A Fishy Tale: Part 2

What Exactly is Genetic Engineering?

Genetic Engineering is the creation of entirely new organisms which nature could never produce.

By isolating small sections of DNA (called genes) from one species and planting them within the DNA of another species. The techniques used to isolate and embed these genetic strands vary. Enzymes are commonly used to ‘cut’ out the desired gene.

Other genes/sections of genes must be added to this desired gene. These commonly include ‘promoter’ genes, which switch the desired gene ‘on’ and ‘marker’ genes. Along with a ‘vector’ gene this mishmash of genes from several different species is called a ‘GENE CONSTRUCT’.

Marker genes alone illustrate the incredibly hit and miss nature of GE. In fact, the phrase genetic ‘engineering’ is entirely mis-leading as it implies the process is precise and predictable. Actually, genetic ‘engineering’ relies on incredibly uncertain, unproven and imprecise techniques! Because the process is so uncertain (with genes likely to miss the DNA altogether or land in the wrong part of the DNA) marker genes are used to show when the gene has actually been transferred. Marker Genes work by making the new organism resistant to antibiotics or chemicals, when all the ‘gene constructs’ are exposed to the antibiotic/chemical, only those which have embedded survive- as only these have antibiotic/chemical resistance.

This illustrates much about the true nature of genetic engineering. In their rush for quick results and profits, scientists and corporations are using techniques which threaten to exacerbate the antibiotic resistance crisis.

So lets work through the GE process: we isolate the desired GENE- let’s say a growth hormone from the King Salmon. We’ve spliced it off, hoping we JUST have that gene, and we add the promoter gene (e.g. that responsible for anti-freeze in the ocean pout). We now have to get this GENE CONSTRUCT, this mish-mash of genes, into Atlantic salmon DNA. For this job we need a VECTOR.

Bacteria and viruses are often used as ‘vectors’. This involves inserting our GENE Mish-Mash into the vector DNA. We then hope that our vector takes our mish-mash into the relevant section of the Atlantic Salmon DNA. This process is inherently uncertain, taking thousands of attempts before the Atlantic Salmon show the desired traits!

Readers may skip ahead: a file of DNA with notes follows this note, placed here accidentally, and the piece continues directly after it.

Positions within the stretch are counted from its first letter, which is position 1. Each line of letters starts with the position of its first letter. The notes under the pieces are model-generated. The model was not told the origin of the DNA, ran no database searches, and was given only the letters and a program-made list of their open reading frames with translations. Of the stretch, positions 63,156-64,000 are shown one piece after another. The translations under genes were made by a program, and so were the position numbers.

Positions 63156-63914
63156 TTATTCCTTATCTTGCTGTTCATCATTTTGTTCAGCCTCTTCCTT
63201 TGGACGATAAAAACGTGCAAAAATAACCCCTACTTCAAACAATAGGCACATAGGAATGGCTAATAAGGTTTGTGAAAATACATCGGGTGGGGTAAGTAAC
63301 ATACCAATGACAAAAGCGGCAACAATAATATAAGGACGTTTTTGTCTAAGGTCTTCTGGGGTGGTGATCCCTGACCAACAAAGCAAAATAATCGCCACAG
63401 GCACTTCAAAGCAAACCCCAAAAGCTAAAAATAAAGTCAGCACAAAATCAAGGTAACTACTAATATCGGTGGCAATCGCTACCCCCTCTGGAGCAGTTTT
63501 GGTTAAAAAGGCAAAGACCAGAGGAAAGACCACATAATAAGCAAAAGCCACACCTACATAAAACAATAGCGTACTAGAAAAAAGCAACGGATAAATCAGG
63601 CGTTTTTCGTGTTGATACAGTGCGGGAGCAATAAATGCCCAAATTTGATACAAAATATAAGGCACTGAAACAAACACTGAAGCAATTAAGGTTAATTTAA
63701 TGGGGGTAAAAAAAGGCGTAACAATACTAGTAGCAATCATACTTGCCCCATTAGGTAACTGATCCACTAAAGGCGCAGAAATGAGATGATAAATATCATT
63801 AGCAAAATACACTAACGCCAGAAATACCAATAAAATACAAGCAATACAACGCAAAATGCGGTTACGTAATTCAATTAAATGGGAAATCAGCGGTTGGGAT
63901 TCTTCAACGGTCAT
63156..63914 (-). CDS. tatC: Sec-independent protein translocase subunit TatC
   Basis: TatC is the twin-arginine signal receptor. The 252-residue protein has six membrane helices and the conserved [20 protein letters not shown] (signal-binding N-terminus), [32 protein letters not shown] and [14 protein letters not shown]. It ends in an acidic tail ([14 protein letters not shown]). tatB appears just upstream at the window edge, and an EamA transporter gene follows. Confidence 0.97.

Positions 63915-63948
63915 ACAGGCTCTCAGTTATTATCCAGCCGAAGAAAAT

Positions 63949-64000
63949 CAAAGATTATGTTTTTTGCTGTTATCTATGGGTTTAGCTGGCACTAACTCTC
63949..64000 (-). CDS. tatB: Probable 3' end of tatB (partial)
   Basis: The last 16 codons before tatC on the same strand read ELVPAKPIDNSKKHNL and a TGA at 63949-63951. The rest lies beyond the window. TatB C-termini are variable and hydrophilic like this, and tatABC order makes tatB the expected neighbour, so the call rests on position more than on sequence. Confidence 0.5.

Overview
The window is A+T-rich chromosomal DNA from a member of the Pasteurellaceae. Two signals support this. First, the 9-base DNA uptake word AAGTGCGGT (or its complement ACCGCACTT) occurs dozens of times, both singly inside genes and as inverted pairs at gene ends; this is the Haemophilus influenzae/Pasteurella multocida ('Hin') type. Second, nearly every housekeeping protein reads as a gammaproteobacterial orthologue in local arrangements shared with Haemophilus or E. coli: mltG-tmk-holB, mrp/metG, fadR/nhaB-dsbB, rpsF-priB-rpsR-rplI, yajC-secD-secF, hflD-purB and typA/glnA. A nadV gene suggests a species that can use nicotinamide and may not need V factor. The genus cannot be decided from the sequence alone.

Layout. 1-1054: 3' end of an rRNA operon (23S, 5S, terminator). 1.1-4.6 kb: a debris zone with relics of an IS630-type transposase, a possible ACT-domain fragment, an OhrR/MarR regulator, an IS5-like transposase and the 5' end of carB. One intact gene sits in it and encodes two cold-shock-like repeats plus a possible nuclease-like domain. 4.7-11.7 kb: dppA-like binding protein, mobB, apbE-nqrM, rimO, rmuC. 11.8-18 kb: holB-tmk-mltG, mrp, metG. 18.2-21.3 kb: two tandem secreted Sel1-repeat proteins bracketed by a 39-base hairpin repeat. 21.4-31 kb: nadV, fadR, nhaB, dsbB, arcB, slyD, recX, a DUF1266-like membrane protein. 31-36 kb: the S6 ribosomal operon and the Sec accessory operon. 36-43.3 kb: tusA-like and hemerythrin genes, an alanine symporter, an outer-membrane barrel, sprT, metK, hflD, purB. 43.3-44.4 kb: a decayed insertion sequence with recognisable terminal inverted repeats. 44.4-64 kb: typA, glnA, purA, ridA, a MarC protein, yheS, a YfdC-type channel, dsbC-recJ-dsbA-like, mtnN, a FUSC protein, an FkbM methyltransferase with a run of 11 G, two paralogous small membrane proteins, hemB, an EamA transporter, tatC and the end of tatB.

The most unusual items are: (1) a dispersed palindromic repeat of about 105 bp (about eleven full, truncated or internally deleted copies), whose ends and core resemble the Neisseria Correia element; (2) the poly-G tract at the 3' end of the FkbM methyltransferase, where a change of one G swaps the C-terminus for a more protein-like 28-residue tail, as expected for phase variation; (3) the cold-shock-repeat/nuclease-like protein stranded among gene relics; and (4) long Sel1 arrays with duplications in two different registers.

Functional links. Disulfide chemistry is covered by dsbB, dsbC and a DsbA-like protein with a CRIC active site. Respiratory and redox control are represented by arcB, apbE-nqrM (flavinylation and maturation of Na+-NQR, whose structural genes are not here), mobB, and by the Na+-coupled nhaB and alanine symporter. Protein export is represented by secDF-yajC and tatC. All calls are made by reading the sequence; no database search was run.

Other vector techniques are being developed all the time. One example uses a particle gun which fires gold/tungsten pellets coated with the genetic mish-mash into the cells of the creature being modified. If we fire this gun enough times we may eventually get lucky and the mish-mash may hit somewhere in the cell which accepts it and produces the desired trait. This is a rather shortened version. Other stages are often added, involving- for example- E. Coli bacteria to manufacture the thousands of mish-mash Gene Constructs needed to eventually get some to ‘stick’.

The whole process is inherently uncertain and unstable. Researchers are happy once the new organism displays the features they’re after, (e.g. faster growth in the case of salmon). They are not concerned about the innumerable other possible changes this process causes. This is reductionist science. It assumes the world can be broken down into completely discreet parts, whereas in reality EVERYTHING is interconnected. This is something nature has always taught us and is being further supported by the latest genetic research which shows the complex links between supposedly distinct GENES within each DNA strand and between different strands, as well as between wider physiological and environmental factors . These links are far from well understood! However, they highlight some of the risks associated with GE as many of the changes being made are far from fully understood!

So that’s some of the knitty gritty of the GE process, it’s main relevance for this paper is to highlight the incredible uncertainty inherent in GE.

The whole process is inherently uncertain and unstable.

Parts of the A Fishy Tale series:

A Fishy Tale: Part 1
A Fishy Tale: Part 2
A Fishy Tale: Part 3
A Fishy Tale: Part 4
A Fishy Tale: Part 5

What you have in your mind?